The average life expectancy of a woman in Afghanistan is 44 -45 years because of the harsh living conditions and low social standing, she said The activist is seeking support from gender empowerment groups in India to collate data on aged women and widows. “There is no statistics,” she said.

Power at grassroots in Bangladesh

Women in Bangladesh have bettered their lot at the grassroots compared to their peers in the rest of South  Asia, where the gender empowerment movement is still dissipated – scattered in pockets where activists have managed to reach with their awareness modules. The root and the strength of the gender empowerment movement lies at the bottom of the social ladder – in the villages where the micro-credit revolution through the networks of Grameen Bank have benefited women- girls, housewives, widows and ageing alike to form self-help groups for employment and sustenance.  The percentage of literacy among older women in villages has increased together with health consciousness.

“The bottomline, however, is to empower and the change the system from the roots. Discrimination against the widow persist,” says Shegufta Shamim, a young official of Helpage India. The number of widows in the country is high –at nearly 10 per cent of the total disadvantaged women, statistics cite. 

For instance, in the mangrove swamps of the country bordering West Bengal in India, the Tiger Widow Associations are campaigning for self-sustainability with vocational skill modules. The members, whose husbands have been slaughtered by tigers, while working in the swamps as gatherers, are cursed by their kin as “bad luck” omen who bring misfortune on the family. The isolation has brought hundreds of these women under support platforms to break through the social wall. Statistics cite that approximately 200 forest labourers are killed by the Royal Bengal Tigers in Bangladesh every year. Several international organizations helping the women ensure safe drinking water, sanitation, education, protected homes and hone employment skills. The government sadly does not recognize widows as “single women”.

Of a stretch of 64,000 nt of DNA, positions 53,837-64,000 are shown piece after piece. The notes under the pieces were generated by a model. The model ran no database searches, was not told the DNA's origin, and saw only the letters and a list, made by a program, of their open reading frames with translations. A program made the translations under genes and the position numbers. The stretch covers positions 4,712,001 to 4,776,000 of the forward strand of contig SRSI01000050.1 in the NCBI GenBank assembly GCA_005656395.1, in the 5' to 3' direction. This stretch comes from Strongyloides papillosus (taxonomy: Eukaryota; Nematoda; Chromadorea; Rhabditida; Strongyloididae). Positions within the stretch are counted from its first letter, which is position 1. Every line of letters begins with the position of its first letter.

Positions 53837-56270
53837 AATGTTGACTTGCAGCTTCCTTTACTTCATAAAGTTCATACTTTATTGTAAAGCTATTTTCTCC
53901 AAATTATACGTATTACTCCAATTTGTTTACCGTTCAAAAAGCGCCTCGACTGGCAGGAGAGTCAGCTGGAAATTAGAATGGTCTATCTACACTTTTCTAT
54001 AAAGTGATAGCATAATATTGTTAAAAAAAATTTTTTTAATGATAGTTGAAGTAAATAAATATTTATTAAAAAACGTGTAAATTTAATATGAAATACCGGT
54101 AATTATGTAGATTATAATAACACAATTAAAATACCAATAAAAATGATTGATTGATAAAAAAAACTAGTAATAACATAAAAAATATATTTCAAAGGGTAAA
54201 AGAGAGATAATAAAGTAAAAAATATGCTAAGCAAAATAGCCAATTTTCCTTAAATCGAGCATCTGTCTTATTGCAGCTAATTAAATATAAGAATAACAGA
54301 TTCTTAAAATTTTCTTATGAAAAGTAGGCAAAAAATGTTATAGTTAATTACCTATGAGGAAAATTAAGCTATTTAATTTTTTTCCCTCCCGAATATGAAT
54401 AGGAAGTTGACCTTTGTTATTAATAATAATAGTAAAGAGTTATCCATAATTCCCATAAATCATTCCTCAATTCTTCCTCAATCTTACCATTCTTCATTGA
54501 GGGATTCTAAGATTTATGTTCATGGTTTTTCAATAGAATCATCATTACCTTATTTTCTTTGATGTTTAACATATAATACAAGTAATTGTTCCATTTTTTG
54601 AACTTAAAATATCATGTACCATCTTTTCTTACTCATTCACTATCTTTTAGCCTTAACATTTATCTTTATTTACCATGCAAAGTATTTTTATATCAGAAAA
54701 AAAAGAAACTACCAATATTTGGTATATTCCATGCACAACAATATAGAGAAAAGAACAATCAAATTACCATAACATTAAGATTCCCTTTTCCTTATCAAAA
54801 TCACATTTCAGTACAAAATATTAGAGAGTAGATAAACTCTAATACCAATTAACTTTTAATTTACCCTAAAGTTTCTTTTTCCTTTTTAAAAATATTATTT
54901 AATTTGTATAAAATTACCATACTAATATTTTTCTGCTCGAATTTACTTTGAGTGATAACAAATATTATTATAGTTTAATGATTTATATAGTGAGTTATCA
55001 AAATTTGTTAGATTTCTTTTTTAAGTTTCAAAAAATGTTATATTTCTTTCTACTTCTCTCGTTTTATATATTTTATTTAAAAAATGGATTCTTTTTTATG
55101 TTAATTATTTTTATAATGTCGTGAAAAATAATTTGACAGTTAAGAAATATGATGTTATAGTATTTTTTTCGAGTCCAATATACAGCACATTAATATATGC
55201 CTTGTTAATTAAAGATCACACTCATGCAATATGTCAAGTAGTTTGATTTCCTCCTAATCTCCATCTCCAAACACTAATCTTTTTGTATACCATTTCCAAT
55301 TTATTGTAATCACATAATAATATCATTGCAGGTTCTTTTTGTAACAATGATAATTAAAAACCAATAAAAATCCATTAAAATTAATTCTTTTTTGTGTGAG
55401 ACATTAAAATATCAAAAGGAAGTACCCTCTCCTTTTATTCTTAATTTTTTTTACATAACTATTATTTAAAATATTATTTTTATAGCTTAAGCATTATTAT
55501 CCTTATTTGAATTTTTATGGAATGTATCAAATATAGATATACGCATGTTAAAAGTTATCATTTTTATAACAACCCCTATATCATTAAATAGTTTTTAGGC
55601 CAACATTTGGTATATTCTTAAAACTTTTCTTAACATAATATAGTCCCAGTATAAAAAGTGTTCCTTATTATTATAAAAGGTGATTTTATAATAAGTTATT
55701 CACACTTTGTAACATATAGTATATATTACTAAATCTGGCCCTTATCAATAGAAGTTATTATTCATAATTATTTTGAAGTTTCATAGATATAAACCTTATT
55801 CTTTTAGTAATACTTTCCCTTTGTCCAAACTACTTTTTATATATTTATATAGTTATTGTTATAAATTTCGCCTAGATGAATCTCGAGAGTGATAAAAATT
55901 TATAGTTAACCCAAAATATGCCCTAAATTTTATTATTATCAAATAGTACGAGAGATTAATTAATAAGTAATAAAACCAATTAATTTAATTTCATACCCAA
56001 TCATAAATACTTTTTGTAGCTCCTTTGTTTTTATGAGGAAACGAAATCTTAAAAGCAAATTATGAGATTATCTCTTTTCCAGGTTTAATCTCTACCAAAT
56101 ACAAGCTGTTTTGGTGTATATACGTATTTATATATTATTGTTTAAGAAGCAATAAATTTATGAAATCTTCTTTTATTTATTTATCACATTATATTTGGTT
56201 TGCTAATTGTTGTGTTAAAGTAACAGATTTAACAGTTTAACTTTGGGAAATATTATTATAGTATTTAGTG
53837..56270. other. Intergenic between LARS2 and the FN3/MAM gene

Women waking up freedom edicts in Bhutan

Widows still live in relative seclusion in the Himalayan kingdom which has begun to open door to the notions of gender equality and empowerment – in society, home and at work. A monarchy till a few years ago, the king was free to marry multiple women, who were “essentially royal consorts” revered across the country. The average Bhutanese woman was the hardworking wife and the resilient matron, who bore the hearth on her shoulders. Widows were accommodated within this context. “There are a number of reasons why women fell behind men. Historically more boys went to school and women were kept back at home because they had to travel great distances to school. The country has not seen many female leaders in leadership positions because of the stereotypical  gender ideology that women were not confident and they were weak,” said Lily Wangchuk, Bhutan’s lone woman leader of a political outfit Bhutan Social Democratic Party.

A cancer survivor and a Prime Ministerial aspirant, Wangchuk, who has been mobilizing Bhutanese women – across all social segments – in the grassroots – told this writer that monarchy called upon the women to play a more proactive role in 2008, when the king introduced democracy. 

“I could make an impact as a political worker. I wanted to break the gender barrier (against women) in politics,” Wangchuk said. Bhutan in the last five years has allowed a woman minister in the Cabinet. Activists say the country now can flaunt women filmmakers, rights activists, politicians, scholars, technocrats, hundreds of Buddhist nuns  and a very proactive Queen Mother, who encourages them.